BILLINGS — There will be plenty of time to work at the farm later.
This week, it’s all about game day, soaking in the experience, and enjoying the moment for Glasgow’s Colten Fast.
And, it would be the cherry on top of the cake if the North All-Stars were victorious.
Fast has been accustomed to winning during his high school career.
And make no mistake about it, the 2021 Glasgow High School graduate wants to win one more time Saturday at the Class B Big Sky All-Star Football Game in Lockwood to cap his competitive playing days.
Fast, a member of the North squad, will suit up and play defensive back as the North tries to extend its winning streak to two games.
In 2019, the North edged the South 41-34 and leads the all-time series, 16-15. Last year’s contest wasn’t played because of the coronavirus crisis.
Kickoff for the game is at 11 a.m. at the Lockwood High School football field.
“We’re going to beat the South on Saturday,” said the 5-foot-11, 160-pound Fast, who also played wide receiver for the Scotties.
This past season, Glasgow reached the semifinals before falling to eventual state champion Manhattan 43-18.
He’s looking forward to the annual game and has enjoyed the camaraderie all-star week offers.
“It should be fun to play against everyone you played against in the regular season and team up and try to beat the South,” Fast said. “It’s an honor to be selected and represent Glasgow and the football program there.”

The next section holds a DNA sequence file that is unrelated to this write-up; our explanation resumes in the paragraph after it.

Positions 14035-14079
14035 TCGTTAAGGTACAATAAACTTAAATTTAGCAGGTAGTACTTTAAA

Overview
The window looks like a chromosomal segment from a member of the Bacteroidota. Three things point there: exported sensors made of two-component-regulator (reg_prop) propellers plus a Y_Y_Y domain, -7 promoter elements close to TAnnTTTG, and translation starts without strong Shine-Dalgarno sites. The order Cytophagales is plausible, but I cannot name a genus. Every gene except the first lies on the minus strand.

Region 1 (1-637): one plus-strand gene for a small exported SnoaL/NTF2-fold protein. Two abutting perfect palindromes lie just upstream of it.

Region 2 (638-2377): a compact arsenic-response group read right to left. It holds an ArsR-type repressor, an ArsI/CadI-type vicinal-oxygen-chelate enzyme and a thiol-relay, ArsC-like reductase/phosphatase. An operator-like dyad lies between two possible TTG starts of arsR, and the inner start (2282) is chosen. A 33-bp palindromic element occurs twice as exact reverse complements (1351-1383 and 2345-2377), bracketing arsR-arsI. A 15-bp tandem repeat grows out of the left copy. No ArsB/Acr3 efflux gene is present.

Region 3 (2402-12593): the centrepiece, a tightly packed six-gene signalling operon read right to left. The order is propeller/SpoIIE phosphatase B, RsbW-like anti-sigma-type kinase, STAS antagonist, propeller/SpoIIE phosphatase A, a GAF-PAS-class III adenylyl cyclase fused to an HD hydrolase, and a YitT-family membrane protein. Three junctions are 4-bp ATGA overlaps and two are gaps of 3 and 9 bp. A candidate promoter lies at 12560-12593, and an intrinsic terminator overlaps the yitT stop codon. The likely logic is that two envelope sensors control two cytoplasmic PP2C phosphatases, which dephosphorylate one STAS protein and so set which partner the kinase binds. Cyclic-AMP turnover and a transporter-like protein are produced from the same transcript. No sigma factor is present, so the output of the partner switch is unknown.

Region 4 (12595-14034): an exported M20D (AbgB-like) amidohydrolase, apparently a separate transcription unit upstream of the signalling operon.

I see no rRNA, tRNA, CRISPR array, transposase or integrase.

For Fast, a key member of the Scotties' back-to-back State B championship wrestling teams and a three-time individual State B-C titlist, Saturday will close the chapter on his school athletics career.
In the fall, Fast will be attending Montana State University to study civil engineering. He will not participate in sports, a change of pace from his days with the Scotties.
“I just want to pursue academics and a career in civil engineering,” said Fast, who carried a 3.6 grade-point average as a senior.
While Fast has had his share of success athletically, he said the all-star game is going to present new challenges.
Both teams, the North and the South, are learning schemes and working with new teammates. Plus, every person on the roster is an all-star caliber player who graduated from high school this spring.
“It’s pretty hard. You don’t know the exact routes they’ll run,” Fast said of his preparations at defensive back. “They are all talented kids and fast. It will be a challenge to keep up, but should be fun.”
Fast said if he didn’t spend the week practicing at Rocky Mountain College to prepare for Saturday’s contest, he would have been working at the family farm, 10 miles outside of Glasgow.
Instead of learning new plays and forming friendships, he’d be “picking rocks in a field with my grandpa or helping irrigate,” or maybe helping to make sure “machines are ready for harvest.”
While he enjoys working with his family at the wheat, peas, lentils and flax farm, Fast is cherishing one last time to shine as a high school athlete.
“It will be fun to play one more game, especially with the talent from all the different towns and meeting new people,” Fast said. “There is a lot of talent and you see it when we practice. Everyone is athletic and knows what they are doing.”